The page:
DAMPs and NETs in Sepsis
Sepsis is a deadly inflammatory syndrome caused by an exaggerated immune response to infection. Much has been focused on host response to pathogens mediated through the interaction of pathogen-associated molecular patterns (PAMPs) and pattern recognition receptors (PRRs). PRRs are also activated by host nuclear, mitochondrial, and cytosolic proteins, known as damage-associated molecular patterns (DAMPs) that are released from cells during sepsis. Some well described members of the DAMP family are extracellular cold-inducible RNA-binding protein (eCIRP), high mobility group box 1 (HMGB1), histones, and adenosine triphosphate (ATP). DAMPs are released from the cell through inflammasome activation or passively following cell death. Similarly, neutrophil extracellular traps (NETs) are released from neutrophils during inflammation. NETs are webs of extracellular DNA decorated with histones, myeloperoxidase, and elastase. Although NETs contribute to pathogen clearance, excessive NET formation promotes inflammation and tissue damage in sepsis. Here, we review DAMPs and NETs and their crosstalk in sepsis with respect to their sources, activation, release, and function. A clear grasp of DAMPs, NETs and their interaction is crucial for the understanding of the pathophysiology of sepsis and for the development of novel sepsis therapeutics.
CONCLUSION: Prevalence of antibiotic use was high not only versus other hospitals in the region but globally including Africa, coupled with significant evidence of sub-optimal prescribing. Swift action is needed to improve future prescribing to reduce AMR. One or two areas should initially be targeted for quality improvement including development of local guidelines, documentation of antibiotic indications and/or stop/review dates. PMID: 33034234 [PubMed - as supplied by publisher]
Authors: Rombauts A, Abelenda-Alonso G, Cuervo G, Gudiol C, Carratalà J Abstract INTRODUCTION: Despite adequate antibiotic coverage, community-acquired pneumonia (CAP) remains a leading cause of hospitalization and mortality worldwide. It induces both a local pulmonary and a systemic inflammatory response, particularly significant in severe cases. The intensity of the dysregulated host response varies from patient to patient and has a negative impact on survival and other outcomes. AREAS COVERED: This comprehensive review summarizes the pathophysiological aspects of the inflammatory response in CAP, brie...
Authors: Hammerschlag MR, Sharma R Abstract INTRODUCTION: Azithromycin was recommended as the first-line therapeutic regimen for treatment of genital infections in men and women by the Centers for Disease Control in 1998. A series of studies of azithromycin for treatment of rectal chlamydial infection in men who have sex with men (MSM) found that azithromycin was significantly less effective than doxycycline. AREAS COVERED: Literature on treatment of rectal C. trachomatis from 2000 through May 2020 was searched using PubMed. Retrospective and observational studies were identified documenting the frequency and t...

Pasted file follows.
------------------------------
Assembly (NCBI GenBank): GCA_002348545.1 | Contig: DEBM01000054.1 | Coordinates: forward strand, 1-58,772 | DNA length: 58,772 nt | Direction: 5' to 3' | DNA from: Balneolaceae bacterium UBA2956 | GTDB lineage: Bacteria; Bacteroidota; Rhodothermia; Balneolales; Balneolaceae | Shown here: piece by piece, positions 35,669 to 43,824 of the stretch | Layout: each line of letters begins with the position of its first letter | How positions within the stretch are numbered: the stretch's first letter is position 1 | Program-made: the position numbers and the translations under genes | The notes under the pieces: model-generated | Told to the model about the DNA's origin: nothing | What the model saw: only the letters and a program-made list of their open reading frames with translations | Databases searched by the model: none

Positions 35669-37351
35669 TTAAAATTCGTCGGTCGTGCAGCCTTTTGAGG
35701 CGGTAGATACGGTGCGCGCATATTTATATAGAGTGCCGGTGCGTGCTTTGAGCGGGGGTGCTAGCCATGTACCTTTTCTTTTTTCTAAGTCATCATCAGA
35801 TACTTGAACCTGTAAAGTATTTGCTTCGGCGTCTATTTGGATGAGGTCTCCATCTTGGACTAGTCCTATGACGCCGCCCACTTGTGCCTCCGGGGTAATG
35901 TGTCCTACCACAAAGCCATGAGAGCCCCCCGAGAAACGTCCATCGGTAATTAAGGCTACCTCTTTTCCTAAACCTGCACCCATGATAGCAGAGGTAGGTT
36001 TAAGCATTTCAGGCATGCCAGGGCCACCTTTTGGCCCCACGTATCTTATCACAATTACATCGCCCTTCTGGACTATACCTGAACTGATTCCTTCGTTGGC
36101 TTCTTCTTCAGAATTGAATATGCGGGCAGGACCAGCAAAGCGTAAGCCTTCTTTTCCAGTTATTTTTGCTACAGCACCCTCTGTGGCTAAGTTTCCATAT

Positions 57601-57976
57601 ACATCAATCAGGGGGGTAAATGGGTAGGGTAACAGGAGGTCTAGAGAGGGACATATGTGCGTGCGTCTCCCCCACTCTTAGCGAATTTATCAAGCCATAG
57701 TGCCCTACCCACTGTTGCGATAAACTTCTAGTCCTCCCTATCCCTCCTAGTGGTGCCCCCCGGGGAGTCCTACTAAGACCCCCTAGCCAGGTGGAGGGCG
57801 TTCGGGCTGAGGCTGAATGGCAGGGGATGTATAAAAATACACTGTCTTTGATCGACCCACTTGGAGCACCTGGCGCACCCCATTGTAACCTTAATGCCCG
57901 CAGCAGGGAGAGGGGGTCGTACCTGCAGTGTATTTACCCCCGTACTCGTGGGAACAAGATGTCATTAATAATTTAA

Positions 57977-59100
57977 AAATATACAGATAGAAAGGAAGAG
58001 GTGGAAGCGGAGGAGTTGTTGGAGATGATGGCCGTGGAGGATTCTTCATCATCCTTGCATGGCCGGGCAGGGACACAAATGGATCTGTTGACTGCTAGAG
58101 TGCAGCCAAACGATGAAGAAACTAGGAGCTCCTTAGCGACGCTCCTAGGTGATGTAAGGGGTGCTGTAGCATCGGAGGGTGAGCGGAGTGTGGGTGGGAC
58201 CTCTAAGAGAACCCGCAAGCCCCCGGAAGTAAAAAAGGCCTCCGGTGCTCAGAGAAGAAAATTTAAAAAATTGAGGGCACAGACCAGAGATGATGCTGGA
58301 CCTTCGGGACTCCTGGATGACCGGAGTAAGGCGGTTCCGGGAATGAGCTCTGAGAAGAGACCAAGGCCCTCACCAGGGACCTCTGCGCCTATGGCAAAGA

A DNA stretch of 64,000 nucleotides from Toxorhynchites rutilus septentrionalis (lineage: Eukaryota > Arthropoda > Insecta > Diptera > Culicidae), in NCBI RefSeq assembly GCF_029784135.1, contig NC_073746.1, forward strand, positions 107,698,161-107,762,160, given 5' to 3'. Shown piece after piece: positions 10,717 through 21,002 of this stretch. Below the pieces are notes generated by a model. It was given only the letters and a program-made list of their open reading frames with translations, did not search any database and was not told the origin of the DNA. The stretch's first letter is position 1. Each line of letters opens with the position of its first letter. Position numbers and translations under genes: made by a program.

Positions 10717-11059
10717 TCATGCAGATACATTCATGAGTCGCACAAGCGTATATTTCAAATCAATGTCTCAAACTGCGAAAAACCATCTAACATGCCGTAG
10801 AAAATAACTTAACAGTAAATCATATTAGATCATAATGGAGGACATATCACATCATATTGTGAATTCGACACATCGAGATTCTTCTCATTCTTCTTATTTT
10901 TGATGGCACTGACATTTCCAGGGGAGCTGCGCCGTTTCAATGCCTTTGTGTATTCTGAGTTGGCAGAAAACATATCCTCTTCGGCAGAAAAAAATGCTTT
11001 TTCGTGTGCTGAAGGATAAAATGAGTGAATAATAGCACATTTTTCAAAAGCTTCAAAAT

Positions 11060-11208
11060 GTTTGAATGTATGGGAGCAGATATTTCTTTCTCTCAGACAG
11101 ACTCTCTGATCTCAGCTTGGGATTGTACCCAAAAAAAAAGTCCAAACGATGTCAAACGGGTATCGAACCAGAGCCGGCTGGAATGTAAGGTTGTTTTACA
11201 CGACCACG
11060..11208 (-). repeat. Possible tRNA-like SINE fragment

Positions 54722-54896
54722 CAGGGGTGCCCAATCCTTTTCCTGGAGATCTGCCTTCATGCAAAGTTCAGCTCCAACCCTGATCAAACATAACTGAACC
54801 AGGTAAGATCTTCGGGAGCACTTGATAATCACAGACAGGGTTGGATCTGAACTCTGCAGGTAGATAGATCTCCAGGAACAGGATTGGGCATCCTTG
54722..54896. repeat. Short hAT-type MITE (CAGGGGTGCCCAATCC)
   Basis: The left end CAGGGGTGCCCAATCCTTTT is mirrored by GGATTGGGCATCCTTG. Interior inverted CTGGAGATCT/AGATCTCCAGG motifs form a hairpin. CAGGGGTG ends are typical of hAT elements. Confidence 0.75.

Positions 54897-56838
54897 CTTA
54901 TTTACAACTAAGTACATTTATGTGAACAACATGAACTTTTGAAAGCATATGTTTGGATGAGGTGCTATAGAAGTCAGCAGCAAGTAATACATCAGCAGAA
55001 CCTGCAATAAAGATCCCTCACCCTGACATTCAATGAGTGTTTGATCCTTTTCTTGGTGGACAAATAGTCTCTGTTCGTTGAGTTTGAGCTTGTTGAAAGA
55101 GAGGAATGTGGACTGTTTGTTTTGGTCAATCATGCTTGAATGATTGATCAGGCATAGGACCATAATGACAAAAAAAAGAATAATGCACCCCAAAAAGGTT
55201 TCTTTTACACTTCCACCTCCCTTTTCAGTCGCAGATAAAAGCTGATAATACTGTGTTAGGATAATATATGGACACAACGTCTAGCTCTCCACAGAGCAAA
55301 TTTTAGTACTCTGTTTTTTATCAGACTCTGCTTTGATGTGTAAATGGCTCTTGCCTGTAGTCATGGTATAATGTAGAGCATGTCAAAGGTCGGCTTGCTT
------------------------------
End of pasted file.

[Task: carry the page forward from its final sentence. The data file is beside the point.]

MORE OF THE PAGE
Authors: Reissier S, Cattoir V Abstract INTRODUCTION: Streptogramins (pristinamycin and quinupristin-dalfopristin) can be interesting options for the treatment of infections due to Gram-positive cocci, especially multidrug-resistant isolates. AREAS COVERED: This review provides an updated overview on structural and activity characteristics, mechanisms of action and resistance, pharmacokinetic/pharmacodynamic and clinical use of streptogramins. EXPERT OPINION: The streptogramin antibiotics act by inhibition of the bacterial protein synthesis. They are composed of two chemically distinct compounds, namely typ...
Publication date: 15 February 2021Source: Journal of Hazardous Materials, Volume 404, Part BAuthor(s): Ping He, Yi Zhang, Xinyi Zhao, Jie Wei, Tianhong Xu, Jiang Wu, Naichao Chen
Publication date: 15 February 2021Source: Journal of Hazardous Materials, Volume 404, Part BAuthor(s): Jing Li, Haotian Li, Dongdong Lin, Muyi Li, Quansheng Wang, Song Xie, Yuming Zhang, Fengsong Liu
Publication date: 15 February 2021Source: Journal of Hazardous Materials, Volume 404, Part BAuthor(s): Yanhua Liu, Yang Li, Shanshan Dong, Lu Han, Ruixin Guo, Yourong Fu, Shenghu Zhang, Jianqiu Chen
Publication date: 15 February 2021Source: Journal of Hazardous Materials, Volume 404, Part AAuthor(s): Cheng Han, Yinping Zhang, Marc Redmile-Gordon, Huan Deng, Zhenggui Gu, Qiguo Zhao, Fang Wang
Publication date: 15 February 2021Source: Journal of Hazardous Materials, Volume 404, Part AAuthor(s): Taesik Go, Jihwan Kim, Sang Joon Lee
Publication date: 15 February 2021Source: Journal of Hazardous Materials, Volume 404, Part AAuthor(s): Daeeun Kwon, Woobin Bae, Jeonghwan Kim
More News: Health